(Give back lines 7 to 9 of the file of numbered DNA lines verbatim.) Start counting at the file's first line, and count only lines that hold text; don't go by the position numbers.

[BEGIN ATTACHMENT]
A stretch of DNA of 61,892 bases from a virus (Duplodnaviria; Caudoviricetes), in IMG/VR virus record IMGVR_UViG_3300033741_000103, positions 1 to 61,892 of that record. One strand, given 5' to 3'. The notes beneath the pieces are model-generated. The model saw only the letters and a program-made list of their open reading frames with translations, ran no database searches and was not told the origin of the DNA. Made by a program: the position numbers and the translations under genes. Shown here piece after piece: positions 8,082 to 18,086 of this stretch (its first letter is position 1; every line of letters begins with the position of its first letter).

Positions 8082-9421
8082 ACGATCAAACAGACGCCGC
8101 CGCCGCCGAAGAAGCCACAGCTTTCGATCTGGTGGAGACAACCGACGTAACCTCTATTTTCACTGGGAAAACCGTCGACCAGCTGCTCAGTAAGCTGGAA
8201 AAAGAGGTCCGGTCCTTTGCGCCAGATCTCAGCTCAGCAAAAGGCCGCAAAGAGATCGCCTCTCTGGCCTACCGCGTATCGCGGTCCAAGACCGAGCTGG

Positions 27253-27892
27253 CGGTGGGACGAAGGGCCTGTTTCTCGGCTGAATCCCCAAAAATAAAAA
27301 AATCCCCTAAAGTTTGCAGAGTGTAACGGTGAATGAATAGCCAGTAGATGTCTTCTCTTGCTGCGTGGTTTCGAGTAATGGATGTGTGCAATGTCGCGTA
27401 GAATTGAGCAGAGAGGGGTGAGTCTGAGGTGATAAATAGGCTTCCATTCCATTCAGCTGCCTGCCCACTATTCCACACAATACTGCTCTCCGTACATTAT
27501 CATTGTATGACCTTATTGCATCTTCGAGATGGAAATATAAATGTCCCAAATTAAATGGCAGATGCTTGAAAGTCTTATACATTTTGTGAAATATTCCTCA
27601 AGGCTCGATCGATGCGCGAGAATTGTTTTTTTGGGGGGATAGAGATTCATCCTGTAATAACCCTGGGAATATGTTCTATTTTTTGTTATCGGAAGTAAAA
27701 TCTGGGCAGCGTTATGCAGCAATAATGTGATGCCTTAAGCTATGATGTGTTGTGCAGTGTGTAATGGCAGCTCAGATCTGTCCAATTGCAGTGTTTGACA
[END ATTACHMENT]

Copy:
27253 CGGTGGGACGAAGGGCCTGTTTCTCGGCTGAATCCCCAAAAATAAAAA
27301 AATCCCCTAAAGTTTGCAGAGTGTAACGGTGAATGAATAGCCAGTAGATGTCTTCTCTTGCTGCGTGGTTTCGAGTAATGGATGTGTGCAATGTCGCGTA
27401 GAATTGAGCAGAGAGGGGTGAGTCTGAGGTGATAAATAGGCTTCCATTCCATTCAGCTGCCTGCCCACTATTCCACACAATACTGCTCTCCGTACATTAT